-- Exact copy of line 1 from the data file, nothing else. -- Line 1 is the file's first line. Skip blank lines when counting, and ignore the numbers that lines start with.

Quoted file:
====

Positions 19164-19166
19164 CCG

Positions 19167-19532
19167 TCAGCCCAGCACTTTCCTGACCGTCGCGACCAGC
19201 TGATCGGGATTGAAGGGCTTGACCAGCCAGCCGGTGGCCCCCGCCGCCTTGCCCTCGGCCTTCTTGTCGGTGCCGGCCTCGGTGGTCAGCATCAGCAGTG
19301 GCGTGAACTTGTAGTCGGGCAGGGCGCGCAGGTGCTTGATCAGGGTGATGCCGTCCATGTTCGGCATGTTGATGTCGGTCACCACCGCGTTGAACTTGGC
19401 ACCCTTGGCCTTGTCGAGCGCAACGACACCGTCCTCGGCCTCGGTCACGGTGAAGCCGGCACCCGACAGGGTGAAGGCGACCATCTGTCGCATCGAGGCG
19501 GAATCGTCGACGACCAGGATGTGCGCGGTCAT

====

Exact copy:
Positions 19164-19166